Now, Carey might have gotten inducted into the Hall of Fame for his appearance at the 2001 Royal Rumble, but let’s all have a little bit of that LayCool “Real Talk.” Superstars all probably feel the same as us, in that some random cameo that means nothing, except taking someone’s spot in one of the biggest matches of the year, just isn’t right. But in 2001, that’s exactly what happened when Drew Carey entered the Royal Rumble. Luckily, he entered early at number five–but still long enough for Jerry Lawler to make it seem as if he eliminated The Hardy Boyz (luckily they eliminated each other). In a bit of coincidence, Kane became the unofficial Ohio Welcome Wagon, when he came out to destroy Ohio’s other favorite son. Inadvertently, he was saved by Raven, who smashed Kane with a Kendo stick before Carey eliminated himself.
Carey’s appearance begs the question, when will the Ohio Wrecking Crew of Pete Rose and Drew Carey exact their vengeance on the Big Red Machine?
10. Who is the Real Doctor of Thugonomics?
To his credit, at least he knew he was a heel. Kevin Federline was a talentless wannabe rapper who hit the jackpot and married Britney Spears (also talentless but hot and more succesfful than K-Fed). While promoting his album, “Playing with Fire,” Federline showed up a few times in WWE to help Johnny Nitro against John Cena. He even interfered in the Champion of Champions match at the 2006 Cyber Sunday, nailing John Cena with King Booker’s world title, helping Booker win the match.
The rapper then challenged Cena to a match on the 2007 New Year’s Day edition of Raw, which of course the Champ accepted. The match was no–DQ and, thanks to interference from Nitro and Umaga, Kevin Federline would pick up the win. Obviously Cena haters probably loved this, but when the guy is booked to beat everyone and then is pinned by a non–athlete, much less a non–wrestler, it pretty much makes the rest of the locker room look bush–league. Thankfully, Federline needed the outside assistance and he didn’t win a title, otherwise he might have eked out our number one slot.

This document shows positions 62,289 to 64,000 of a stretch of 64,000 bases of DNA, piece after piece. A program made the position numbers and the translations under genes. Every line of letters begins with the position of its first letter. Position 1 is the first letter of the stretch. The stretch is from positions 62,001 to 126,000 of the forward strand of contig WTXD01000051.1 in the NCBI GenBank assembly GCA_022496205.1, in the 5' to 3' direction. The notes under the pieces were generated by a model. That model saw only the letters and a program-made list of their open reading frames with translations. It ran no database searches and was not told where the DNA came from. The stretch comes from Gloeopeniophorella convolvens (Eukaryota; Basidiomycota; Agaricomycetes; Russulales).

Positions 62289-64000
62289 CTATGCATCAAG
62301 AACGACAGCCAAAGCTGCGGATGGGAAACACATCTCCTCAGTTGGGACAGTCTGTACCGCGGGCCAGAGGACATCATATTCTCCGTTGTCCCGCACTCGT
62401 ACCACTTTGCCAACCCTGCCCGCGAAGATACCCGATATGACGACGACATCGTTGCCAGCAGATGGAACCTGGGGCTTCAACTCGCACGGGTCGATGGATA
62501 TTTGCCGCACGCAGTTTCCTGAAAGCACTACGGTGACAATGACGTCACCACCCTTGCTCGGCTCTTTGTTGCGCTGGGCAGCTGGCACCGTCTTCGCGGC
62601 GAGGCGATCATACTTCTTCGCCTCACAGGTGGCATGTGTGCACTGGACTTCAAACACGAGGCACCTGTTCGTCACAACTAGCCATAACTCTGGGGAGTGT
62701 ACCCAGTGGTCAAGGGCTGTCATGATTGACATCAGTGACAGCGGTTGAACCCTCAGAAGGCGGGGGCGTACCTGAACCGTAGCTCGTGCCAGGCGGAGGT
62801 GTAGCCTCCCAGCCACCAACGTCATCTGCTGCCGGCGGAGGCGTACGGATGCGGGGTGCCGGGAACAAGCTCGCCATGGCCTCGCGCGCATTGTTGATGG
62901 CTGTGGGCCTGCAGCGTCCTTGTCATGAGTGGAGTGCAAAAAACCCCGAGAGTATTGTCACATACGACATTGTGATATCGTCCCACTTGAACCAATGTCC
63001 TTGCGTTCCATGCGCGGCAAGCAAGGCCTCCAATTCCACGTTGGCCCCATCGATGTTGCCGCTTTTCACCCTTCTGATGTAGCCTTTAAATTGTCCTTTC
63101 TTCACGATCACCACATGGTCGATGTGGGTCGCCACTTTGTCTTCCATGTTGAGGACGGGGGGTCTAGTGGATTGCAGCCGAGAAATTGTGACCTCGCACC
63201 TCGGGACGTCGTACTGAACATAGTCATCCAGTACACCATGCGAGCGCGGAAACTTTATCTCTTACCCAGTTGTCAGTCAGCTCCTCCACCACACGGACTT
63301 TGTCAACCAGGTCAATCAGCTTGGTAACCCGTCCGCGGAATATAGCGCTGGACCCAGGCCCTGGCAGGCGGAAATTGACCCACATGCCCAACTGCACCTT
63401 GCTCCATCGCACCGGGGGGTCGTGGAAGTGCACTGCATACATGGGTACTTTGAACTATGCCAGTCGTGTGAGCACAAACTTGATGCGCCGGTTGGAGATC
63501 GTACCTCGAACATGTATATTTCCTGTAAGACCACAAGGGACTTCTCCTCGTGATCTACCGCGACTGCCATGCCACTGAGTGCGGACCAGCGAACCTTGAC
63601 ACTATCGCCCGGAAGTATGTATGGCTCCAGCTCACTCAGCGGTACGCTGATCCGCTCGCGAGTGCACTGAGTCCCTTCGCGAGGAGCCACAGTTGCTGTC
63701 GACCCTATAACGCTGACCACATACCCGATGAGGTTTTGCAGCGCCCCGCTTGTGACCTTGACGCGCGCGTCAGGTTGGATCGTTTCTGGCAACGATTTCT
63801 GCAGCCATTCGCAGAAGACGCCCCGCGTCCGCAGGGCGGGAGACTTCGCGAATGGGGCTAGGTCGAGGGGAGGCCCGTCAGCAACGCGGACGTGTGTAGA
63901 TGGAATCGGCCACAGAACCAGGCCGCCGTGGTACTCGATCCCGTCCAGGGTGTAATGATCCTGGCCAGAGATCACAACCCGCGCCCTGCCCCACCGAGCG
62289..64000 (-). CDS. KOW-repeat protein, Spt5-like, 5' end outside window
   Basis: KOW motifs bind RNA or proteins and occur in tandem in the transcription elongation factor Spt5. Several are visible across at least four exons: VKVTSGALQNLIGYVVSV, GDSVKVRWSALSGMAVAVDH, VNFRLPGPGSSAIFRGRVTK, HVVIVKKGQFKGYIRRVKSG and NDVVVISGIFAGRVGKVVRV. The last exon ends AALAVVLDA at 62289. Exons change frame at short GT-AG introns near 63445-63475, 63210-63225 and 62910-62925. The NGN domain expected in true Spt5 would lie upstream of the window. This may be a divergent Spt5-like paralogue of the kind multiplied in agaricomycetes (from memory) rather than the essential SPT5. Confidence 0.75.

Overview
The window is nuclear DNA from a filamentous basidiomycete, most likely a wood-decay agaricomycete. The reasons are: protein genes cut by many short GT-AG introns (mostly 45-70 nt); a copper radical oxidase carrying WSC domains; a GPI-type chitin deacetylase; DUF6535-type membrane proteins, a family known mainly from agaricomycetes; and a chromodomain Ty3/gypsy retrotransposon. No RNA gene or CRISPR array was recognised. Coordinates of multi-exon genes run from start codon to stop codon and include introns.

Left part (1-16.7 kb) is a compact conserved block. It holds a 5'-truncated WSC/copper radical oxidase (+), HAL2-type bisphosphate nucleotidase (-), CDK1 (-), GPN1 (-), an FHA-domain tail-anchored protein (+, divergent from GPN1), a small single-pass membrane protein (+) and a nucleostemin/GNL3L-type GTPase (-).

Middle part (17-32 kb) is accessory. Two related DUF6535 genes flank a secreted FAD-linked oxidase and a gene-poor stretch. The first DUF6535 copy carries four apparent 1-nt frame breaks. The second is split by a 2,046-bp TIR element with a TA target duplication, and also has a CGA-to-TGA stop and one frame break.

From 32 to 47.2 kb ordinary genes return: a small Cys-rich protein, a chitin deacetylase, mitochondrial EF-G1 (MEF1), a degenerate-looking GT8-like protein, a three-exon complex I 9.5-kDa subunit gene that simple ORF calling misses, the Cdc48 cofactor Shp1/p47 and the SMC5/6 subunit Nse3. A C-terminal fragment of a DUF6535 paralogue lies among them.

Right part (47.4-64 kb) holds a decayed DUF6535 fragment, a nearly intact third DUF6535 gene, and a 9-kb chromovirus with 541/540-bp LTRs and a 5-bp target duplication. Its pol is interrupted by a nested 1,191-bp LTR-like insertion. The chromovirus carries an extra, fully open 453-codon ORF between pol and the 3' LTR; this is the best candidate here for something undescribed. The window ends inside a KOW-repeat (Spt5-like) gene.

9. The Whole Concept Was Terrible, So Why Wouldn’t the Payoff Be?
The UFC had begun to receive a lot of the attention in the late 90s for both good and bad reasons. Knowing this, the WWE decided to pit their tough guys against one another in something called Brawl for All. The announcers would proclaim “it’s not wrestling, it’s not boxing, it’s Brawl for All.” They did all they could do to say we’re trying to be UFC without actually saying it. Supposedly, the tournament was going to be a vehicle to push Dr. Death Steve Williams to the moon, and he was even paid the prize money before the tournament started. Nobody expected Bart Gunn to be that good. Gunn would KO Williams in the second round and go onto win the whole tournament, which not a lot fans liked, generally chanting “boring” during these bouts.
Gunn was then foolishly booked in a match with Butterbean at WrestleMania XV, which makes our list for the worst celeb moments of all time. This sad bout lasted all of 35 seconds and was incredibly boring.
8. The Naked Gun 44 and 4/4ths
The Deadman has seen a lot of things in his lengthy career with the WWE. He is actually the Omega and the Alpha, the last character from the Hogan era and the first wrestler of the New Generation. This also meant he was involved in some… interesting story lines. Playing an undead creature from the grave will do that to a guy. At the 1994 Royal Rumble, it took every heel in the company to ‘kill’ The Phenom, helping Yokozuna defeat him in a casket match. The Undertaker ascended to the heavens and was not seen again until Ted DiBiase brought the man back. Paul Bearer was telling the entire world that this man was an Under–faker and that at SummerSlam, the true Deadman would return. This brought us comedy legend, Leslie Nielsen, who would vow to solve the mystery of The Undertaker. Nielsen would roam around Chicago’s United Center in poorly written skits guest starring George Kennedy. Comedy and The Undertaker just don’t mix.
7. I Guess the Ruff Ryders Weren’t Available
Poor WCW, there didn’t seem to be anyone in that office that knew about anything towards the end. Every decision made seemed worse than the last. It was a poor man’s version of the Producers. B–list rapper Master P. thought it might be a good idea to forge a relationship with WCW and signed a deal that would help him promote his music. WCW tried to get this over big time. They created a stable called the No Limit Soldiers, which featured Konnan and Rey Mysterio. Naturally, these rappers had to feud with people who thought “Rap is Crap,” so the Curt Hennig stable, the West Texas Rednecks, was born (never mind that Hennig is from Minnesota). According to “the Death of WCW,” Master P. was given $200,000 per appearance. All you can say at this point is way to go WCW.
6. The Rev Gets Raw